Check Your Head re-issue out now
The Beastie Boys' 1992 classic Check Your Head has now been given the re-issue/re-master treatment. Not sure why, as this disc sounded pretty good the last time I listened to it last week, but what do I know?
The new version comes with a total of 36 tracks (the 20-song original album and 16 B-sides and rarities and is available as very modern high-quality DRM downloads and the very old school four LP ultra-deluxe 180HQ vinyl. The latter comes in something described as a coffee table book and is limited to 2,000 copies. There's also a two-vinyl version for non- record collector geeks and a CD ecopack. Audio commentary regarding the album is available at the group's site for those who need to know where that first sample came from.
Death From Above 1979 / Black Rebel Motorcycle Club with Deap Vally
TicketsMon., Oct. 24, 7:30pm
Aaron Gillespie & Ace Enders with Vinnie Caruana
TicketsTue., Oct. 25, 7:30pm
The Psychedelic Furs with Bleeker
TicketsTue., Oct. 25, 8:00pm
Unite the Vibe featuring the Sovereign Artist, Nate Hancock, Sam Alley
TicketsWed., Oct. 26, 8:30pm
The B-Boys had an interesting career before Check Your Head. The group began as a hardcore punk act and somehow morphed into frat guy hip-hop. As great as License to Ill is, in hindsight, it's a bit, how do I say...cringe worthy? Some great tracks, but the shadow cast by "Fight For Your Right," "Brass Monkey" and "Girls" unfortunately dominates less embarrasing songs such as "Time to Get Ill," "Slow and Low" and "The New Style." Their follow-up was Paul's Boutique, perhaps the most beloved and unknown record in their collection. If only one hip-hop disc was needed to a time capsule of any era, this would be it. The production (provided by the Dust Brothers) is fucking sick. And the rhymes? Dope as dope can be.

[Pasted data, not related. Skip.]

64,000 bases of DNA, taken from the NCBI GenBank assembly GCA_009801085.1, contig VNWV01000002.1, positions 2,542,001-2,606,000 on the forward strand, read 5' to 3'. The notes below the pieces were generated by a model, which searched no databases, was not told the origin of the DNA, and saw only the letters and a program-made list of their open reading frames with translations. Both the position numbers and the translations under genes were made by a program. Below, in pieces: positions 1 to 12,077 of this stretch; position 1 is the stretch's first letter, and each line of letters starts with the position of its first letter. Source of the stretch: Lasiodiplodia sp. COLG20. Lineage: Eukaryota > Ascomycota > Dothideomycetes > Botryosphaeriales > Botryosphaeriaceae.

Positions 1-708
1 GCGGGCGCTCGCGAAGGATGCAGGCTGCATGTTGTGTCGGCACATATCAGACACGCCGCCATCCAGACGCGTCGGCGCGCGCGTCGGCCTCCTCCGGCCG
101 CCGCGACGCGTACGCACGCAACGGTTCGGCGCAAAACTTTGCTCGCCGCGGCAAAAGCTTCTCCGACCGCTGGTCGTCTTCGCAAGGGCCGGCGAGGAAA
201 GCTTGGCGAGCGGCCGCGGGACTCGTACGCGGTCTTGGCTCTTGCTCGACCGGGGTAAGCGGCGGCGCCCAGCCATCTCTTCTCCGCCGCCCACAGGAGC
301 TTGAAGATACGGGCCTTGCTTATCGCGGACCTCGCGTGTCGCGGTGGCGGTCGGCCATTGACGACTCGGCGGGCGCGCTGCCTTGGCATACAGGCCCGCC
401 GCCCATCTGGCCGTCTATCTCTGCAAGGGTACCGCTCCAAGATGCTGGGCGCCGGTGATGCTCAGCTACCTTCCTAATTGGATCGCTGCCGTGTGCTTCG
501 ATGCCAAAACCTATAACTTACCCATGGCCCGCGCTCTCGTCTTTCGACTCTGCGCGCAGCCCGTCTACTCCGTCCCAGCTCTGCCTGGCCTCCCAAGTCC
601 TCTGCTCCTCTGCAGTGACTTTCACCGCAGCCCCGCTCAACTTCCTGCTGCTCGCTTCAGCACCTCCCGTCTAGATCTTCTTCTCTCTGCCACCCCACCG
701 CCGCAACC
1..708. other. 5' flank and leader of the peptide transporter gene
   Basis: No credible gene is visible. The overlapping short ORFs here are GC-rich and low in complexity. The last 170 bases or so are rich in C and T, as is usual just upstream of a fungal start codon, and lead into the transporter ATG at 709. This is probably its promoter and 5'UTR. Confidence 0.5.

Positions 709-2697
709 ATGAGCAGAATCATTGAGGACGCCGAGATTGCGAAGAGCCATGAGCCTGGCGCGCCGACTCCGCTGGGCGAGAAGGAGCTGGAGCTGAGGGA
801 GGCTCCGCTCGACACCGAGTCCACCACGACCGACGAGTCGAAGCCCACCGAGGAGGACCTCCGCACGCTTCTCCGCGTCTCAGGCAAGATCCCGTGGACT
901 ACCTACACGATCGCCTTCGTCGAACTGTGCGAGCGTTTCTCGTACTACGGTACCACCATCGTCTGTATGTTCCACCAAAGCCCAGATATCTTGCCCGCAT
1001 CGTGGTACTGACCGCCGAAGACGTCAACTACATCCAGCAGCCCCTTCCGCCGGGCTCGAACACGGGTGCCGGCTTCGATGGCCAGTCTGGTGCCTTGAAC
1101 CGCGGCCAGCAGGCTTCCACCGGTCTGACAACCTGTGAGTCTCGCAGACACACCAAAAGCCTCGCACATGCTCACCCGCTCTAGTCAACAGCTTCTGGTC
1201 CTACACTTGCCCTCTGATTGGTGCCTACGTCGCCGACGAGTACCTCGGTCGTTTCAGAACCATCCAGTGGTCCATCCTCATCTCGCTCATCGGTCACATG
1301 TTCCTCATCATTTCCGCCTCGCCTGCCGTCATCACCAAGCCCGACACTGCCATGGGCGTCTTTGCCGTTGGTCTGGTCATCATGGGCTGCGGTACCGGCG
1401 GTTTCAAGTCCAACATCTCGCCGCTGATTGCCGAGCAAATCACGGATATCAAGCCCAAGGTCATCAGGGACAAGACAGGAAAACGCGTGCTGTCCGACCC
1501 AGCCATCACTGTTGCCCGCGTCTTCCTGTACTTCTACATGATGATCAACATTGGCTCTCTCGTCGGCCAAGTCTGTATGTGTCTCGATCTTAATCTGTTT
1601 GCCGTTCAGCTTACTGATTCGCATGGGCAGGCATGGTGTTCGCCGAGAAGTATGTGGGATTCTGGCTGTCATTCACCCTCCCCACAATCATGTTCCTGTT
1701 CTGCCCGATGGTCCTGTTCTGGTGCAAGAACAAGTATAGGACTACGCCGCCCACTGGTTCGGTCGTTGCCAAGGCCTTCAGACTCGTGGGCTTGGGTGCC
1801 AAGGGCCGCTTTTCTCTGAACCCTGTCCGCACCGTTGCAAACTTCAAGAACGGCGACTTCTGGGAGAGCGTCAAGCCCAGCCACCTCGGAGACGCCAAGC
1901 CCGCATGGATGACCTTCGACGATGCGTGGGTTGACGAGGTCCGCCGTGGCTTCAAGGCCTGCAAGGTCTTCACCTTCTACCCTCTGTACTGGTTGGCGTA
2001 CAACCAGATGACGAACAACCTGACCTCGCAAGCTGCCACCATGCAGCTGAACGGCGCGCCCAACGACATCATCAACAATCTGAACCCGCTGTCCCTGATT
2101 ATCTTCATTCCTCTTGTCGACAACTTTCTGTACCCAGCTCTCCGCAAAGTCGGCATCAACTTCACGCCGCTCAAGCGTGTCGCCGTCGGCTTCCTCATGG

Check Your Head was do or die time. The B-Boys could have gone in any direction and made the right choice by showing the world that they were not just emcees, but bona fide musicians. To date, I still can't think of a hip-hop disc as diverse and Check Your Head while still sounding 100 percent authentic. I'm also amazed at how the group didn't inspire more rappers to learn how to play instruments.
Just last week I was listening to Check Your Head and without even noticing, my feet got moving and my ass was shaking. Although the hits ("Pass the Mic" and "So What'cha Want") are amazing, I'll never get enough of "The Maestro," "Something's Got to Give," "Professor Booty" and "Gratitude."
As I mentioned in my Pearl Jam post regarding the Ten re-issue, this whole thing is getting out of hand. Yes, we'd all love to hear the B-sides and whatnot of our favorite groups. And yes, we'd also love to hear our favorite albums sound even better than they do, but there's got to be a better way for people who already own these discs to get the current version without forking over dough for a record they already bought. In my case, Check Your Head was one of the first tapes I purchased. I still have that copy, along with a CD version. If ya ask me, the B-Boys got enough of my cash for this one.
But if you haven't already bought Check Your Head, you're either 11 years old or you think Chuck Mangione is God.
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